MSPs have set themselves at odds with Westminster by backing a Scottish government motion that makes clear that Holyrood "does not consent to the EU Withdrawal Bill".
The move could trigger a constitutional crisis, as it would be the first time the UK government has pushed through laws against the will of Scotland, if Ms May decides to press ahead with the legislation.
It comes as the prime minister struggled to break the deadlock over customs arrangements after Brexit, which has divided her cabinet.
Scottish Labour, the Greens and the Liberal Democrats backed the SNP in the Holyrood vote, which gave Nicola Sturgeon's party the numbers to defeat the Scottish Conservatives on the motion.
Scottish government Brexit minister Mike Russell previously said the bill "rides roughshod over devolution", as it could see some powers returned to Whitehall, rather than Holyrood, after the UK leaves the EU.
Speaking after the vote, he said: “The UK Government wants to take a power to restrict the competence of this Parliament.
“And it wants to be able to exercise this power even in the face of an explicit decision by this Parliament that it should not.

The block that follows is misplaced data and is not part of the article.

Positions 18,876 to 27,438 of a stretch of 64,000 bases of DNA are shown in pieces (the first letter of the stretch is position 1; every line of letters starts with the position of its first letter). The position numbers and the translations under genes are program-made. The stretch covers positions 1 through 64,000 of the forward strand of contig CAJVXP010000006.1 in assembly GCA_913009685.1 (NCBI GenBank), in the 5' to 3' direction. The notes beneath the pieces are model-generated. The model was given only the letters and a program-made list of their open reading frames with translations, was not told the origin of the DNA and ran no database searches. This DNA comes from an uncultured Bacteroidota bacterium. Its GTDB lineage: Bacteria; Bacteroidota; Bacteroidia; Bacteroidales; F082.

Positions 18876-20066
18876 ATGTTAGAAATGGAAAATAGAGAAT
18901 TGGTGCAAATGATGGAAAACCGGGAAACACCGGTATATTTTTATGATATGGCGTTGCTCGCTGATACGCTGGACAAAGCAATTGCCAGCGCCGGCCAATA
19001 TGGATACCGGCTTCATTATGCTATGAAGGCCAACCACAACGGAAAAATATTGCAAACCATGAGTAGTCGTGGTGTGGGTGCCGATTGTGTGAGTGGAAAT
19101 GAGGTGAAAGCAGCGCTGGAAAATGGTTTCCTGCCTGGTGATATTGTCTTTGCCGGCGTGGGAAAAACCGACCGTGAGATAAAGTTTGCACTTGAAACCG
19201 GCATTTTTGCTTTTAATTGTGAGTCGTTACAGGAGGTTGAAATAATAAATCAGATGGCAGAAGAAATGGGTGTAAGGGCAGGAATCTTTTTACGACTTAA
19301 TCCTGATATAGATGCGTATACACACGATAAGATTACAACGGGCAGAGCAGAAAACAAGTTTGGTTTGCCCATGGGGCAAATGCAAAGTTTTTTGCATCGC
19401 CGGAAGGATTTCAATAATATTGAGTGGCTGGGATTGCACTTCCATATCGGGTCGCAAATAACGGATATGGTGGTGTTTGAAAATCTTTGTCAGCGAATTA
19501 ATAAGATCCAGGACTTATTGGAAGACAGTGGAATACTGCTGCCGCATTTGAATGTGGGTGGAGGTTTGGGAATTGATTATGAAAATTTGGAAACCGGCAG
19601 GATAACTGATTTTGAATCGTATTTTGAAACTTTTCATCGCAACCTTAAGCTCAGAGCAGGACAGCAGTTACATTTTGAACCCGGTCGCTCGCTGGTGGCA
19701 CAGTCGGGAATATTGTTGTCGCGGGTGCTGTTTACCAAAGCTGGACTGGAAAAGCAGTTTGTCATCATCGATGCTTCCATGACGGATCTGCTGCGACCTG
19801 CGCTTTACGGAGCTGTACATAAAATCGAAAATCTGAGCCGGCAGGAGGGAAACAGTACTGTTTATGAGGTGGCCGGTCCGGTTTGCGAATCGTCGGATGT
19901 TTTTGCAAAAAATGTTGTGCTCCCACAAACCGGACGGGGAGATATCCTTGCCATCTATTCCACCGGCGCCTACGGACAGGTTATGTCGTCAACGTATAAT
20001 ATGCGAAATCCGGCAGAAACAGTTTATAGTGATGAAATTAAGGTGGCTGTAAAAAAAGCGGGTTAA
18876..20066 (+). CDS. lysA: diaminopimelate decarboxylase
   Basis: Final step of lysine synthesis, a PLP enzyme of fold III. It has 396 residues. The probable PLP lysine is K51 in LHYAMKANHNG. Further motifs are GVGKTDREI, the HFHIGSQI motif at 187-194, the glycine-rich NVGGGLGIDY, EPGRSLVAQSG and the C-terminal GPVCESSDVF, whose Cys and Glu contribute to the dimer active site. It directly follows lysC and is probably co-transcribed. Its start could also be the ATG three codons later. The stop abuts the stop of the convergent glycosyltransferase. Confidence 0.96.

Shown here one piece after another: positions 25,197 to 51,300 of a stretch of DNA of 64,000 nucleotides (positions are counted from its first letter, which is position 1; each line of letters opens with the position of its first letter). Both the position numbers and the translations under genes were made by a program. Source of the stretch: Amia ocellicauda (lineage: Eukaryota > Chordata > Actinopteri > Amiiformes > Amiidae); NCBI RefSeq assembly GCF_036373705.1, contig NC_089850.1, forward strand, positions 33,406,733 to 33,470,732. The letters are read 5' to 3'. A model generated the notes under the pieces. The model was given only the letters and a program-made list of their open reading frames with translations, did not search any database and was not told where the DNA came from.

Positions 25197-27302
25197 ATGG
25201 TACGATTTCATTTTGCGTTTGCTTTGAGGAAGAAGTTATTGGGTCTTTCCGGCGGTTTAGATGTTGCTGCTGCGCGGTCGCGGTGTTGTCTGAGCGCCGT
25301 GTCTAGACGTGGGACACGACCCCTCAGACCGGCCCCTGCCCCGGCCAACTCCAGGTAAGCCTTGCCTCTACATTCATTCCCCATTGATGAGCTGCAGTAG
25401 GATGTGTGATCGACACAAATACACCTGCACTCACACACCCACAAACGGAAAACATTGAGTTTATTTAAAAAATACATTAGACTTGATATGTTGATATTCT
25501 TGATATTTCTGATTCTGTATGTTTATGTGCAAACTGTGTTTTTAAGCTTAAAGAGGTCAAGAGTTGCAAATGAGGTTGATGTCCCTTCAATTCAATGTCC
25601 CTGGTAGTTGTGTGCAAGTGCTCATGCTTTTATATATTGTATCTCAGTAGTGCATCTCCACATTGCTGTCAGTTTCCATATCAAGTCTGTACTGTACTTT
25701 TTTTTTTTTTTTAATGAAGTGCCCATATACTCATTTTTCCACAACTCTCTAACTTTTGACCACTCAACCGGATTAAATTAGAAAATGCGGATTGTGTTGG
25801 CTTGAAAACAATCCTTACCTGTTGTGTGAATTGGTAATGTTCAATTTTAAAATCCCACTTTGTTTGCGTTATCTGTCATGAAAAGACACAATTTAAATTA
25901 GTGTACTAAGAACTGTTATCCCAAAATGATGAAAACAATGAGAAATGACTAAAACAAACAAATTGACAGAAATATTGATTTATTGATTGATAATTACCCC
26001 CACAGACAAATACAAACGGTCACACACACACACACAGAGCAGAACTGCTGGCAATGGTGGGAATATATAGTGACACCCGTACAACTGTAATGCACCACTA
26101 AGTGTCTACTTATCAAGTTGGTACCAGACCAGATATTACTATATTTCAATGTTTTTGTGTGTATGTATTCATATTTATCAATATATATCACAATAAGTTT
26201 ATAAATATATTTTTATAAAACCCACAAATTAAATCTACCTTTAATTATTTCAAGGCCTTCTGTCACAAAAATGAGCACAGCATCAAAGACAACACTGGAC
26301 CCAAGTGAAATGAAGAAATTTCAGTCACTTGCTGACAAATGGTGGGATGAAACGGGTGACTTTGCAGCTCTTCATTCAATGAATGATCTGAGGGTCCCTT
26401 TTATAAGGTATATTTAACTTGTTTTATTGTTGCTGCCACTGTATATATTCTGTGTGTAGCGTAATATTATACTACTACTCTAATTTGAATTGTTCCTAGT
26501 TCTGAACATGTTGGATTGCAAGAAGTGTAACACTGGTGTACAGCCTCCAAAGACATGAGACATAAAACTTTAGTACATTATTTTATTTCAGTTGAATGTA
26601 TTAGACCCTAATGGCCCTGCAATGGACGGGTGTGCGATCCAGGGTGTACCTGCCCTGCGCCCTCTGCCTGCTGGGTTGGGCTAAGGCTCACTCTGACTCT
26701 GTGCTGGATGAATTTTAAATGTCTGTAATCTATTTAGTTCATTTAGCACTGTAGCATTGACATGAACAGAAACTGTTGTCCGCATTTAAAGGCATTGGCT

“The Scottish Parliament has now said overwhelmingly that this attempt to undermine devolution is unacceptable.”
Such a move would not prevent the UK government from introducing the legislation - but it would be the first time Westminster has pushed through laws against the wishes of the Scottish Parliament.
Mr Russell will now write to David Lidington, Ms May’s de facto deputy, who has been leading the talks with the devolved administrations.
Earlier, David Mundell, the Scottish secretary, rejected claims of a "power grab" as he said no changes were being made to existing arrangements.
He said: "Obviously, it's up to the Scottish parliament to take whatever decision they want to take.
"I still hope that they will take a positive decision, that they will take a step back and look at the proposal that we have put forward in relation to the specific arrangement which is just to keep 24 areas which affect the whole of the UK exactly as they are at the moment, so that the day after we leave the EU nothing will have changed.
"Then there will be an opportunity to have a discussion across the whole of the UK as to what new arrangements should replace those which are already in place. I just don't see how that can be characterised as a power grab."
It comes after a meeting of Ms May's Brexit war cabinet, where senior figures are trying to find a way to end the standoff over the future customs relationship with the EU.
Ministers have been split into two groups to explore the two options - a "customs partnership", which is favoured by Ms May, and "maximum facilitation" plans backed by Brexiteers.
The EU is pressing for "substantive progress" from Britain on the future of the Irish border in time for a crunch European Council summit just six weeks away.
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